Mill Ruins Park Tailrace Bridges
The photo above is an overview of the Mill Ruins Park as seen from the Endless Bridge at the Guthrie Theater. The photo below is bridge #1, a concrete girder bridge over the south outlet of the tailrace canal. There is a parking area for the park just south of this bridge.

Mill Ruins Park Tailrace Bridges
Mill Ruins Park Tailrace Bridges
The photo above is bridge #2, the northern of the two concrete girder bridges over the outlet of the tailrace canal. The photo below is bridge #3, a steel bridge over a power tunnel outlet. This tunnel is the outlet from one of the large flour mills. The steel structure is the remains of a former Minneapolis Eastern Railroad trestle that once carried passenger traffic into the downtown railroad depot.

Mill Ruins Park Tailrace Bridges
Mill Ruins Park Tailrace Bridges
The photo above is bridge #4, another steel pedestrian bridge, this one, over the main canal channel. Below is another view of bridge #4.

Mill Ruins Park Tailrace Bridges
Mill Ruins Park Tailrace Bridges
In the photo above, the tailrace canal flows under a massive rock and concrete block that forms bridge #5, which provides access from downtown Minneapolis to the Upper Saint Anthony Falls Lock, and to the Mill Ruins Park. Another tunnel outlet is just to the left of the tree in the middle of the photo. Below, we see a photo of the roadway as it crosses bridges #1 and #2.

Mill Ruins Park Tailrace Bridges
Mill Ruins Park Tailrace Bridges
The above photo is item #6 on the map below. It is the intake for one of the power tunnel systems. It currently provides water flow for the Mill Ruins Park. The intake is behind the lock and dam. From here, the water will fall 50 feet before it rejoins the great river. Below is the west river parkway behind the Mill City Museum. The wood planking simulates the historic road surface where wood planks formed a bridge deck to carry traffic over a power canal that was carrying water to the two largest flour mills.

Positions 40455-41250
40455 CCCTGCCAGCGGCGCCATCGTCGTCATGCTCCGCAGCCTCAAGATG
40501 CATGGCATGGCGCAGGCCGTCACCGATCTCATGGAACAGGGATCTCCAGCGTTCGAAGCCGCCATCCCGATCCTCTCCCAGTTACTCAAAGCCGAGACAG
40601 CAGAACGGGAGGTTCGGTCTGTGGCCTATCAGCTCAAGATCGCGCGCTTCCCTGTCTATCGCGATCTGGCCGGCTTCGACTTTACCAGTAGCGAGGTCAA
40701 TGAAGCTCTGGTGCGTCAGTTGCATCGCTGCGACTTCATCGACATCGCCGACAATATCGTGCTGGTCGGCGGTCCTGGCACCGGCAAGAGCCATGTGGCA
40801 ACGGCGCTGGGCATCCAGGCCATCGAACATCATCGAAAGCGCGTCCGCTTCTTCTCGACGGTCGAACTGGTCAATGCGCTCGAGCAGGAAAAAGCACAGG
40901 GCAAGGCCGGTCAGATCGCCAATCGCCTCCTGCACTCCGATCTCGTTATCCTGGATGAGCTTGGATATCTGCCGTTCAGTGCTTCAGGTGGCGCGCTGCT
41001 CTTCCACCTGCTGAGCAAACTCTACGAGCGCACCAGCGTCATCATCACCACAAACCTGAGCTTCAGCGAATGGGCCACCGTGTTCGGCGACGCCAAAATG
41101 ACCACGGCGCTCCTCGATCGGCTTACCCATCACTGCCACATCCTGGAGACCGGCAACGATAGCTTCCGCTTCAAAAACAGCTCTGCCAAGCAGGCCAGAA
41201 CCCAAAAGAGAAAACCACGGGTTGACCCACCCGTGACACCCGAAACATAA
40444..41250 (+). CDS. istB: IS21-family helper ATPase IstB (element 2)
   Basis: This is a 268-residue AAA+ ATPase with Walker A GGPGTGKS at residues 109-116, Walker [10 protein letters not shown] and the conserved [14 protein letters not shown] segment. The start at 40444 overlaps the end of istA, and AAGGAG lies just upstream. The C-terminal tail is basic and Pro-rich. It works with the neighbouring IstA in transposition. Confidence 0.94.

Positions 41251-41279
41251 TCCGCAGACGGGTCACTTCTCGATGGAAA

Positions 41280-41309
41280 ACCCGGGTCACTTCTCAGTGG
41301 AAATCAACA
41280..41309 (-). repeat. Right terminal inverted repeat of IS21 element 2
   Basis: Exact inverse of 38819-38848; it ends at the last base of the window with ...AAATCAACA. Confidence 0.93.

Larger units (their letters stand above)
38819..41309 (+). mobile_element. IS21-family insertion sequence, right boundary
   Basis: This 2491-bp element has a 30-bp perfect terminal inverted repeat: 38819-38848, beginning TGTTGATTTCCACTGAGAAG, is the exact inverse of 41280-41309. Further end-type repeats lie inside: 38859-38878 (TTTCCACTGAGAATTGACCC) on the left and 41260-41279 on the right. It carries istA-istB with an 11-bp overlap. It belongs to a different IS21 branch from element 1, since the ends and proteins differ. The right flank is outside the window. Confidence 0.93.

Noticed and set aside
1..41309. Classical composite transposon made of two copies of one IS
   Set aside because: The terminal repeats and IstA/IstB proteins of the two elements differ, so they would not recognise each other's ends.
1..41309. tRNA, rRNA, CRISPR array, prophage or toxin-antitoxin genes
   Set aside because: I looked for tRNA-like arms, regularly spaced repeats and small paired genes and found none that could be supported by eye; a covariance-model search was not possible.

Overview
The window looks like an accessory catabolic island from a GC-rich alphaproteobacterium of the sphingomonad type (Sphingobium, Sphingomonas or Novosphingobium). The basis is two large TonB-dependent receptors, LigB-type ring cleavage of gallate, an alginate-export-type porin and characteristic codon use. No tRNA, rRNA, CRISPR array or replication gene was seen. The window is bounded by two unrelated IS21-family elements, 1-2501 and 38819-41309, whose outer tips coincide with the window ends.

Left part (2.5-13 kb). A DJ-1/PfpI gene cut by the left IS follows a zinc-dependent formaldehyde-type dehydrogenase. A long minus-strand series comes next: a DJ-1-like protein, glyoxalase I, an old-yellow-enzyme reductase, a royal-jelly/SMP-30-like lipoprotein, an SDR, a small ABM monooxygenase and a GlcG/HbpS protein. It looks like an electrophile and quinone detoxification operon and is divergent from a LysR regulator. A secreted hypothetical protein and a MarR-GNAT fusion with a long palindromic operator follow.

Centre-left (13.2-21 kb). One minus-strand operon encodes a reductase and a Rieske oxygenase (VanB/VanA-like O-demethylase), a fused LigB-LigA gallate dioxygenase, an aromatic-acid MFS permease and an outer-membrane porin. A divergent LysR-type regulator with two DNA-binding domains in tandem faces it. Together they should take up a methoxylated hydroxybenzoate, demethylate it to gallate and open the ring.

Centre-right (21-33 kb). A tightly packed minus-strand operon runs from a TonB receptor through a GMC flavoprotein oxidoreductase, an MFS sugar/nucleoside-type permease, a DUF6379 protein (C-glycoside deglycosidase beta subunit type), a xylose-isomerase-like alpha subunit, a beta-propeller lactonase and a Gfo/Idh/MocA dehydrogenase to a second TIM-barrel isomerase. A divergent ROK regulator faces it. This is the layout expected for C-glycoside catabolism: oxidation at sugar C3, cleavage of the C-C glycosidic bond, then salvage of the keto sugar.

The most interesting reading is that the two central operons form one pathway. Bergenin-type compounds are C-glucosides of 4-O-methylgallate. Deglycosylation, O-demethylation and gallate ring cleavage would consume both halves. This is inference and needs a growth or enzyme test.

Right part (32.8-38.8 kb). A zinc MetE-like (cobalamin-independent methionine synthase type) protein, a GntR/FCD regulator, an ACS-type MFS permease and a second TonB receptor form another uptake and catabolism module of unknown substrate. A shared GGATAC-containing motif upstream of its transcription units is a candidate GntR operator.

Mill Ruins Park Tailrace Bridges
Mill Ruins Park Tailrace Bridges
The photo above is a view of the two largest mills on the Minneapolis side of the river. The west side of the river is referred to as the Minneapolis side since the east side was once the city of Saint Anthony. The city of Saint Anthony merged with Minneapolis in 1872. The nearest mill is the Gold Medal Flour mill. Next to is the burned out shell of the Washburn A Mill, now the Mill City Museum. Further down is a mill converted into a top shelf hotel.

There once was a second row of mills between the location where this photo was taken (near the river) and the remaining mills. This included the Minneapolis Mill, Excelsior Mill, Empire Mill, and the Pillsbury B Mill. Those were destroyed in a fire in 1881, and the foundations form the basis of the Mill Ruins Park.

Below is an aerial photo of the Mill Ruins area. The various bridges and structures are numbered or otherwise labeled.


Mill Ruins Park Tailrace Bridges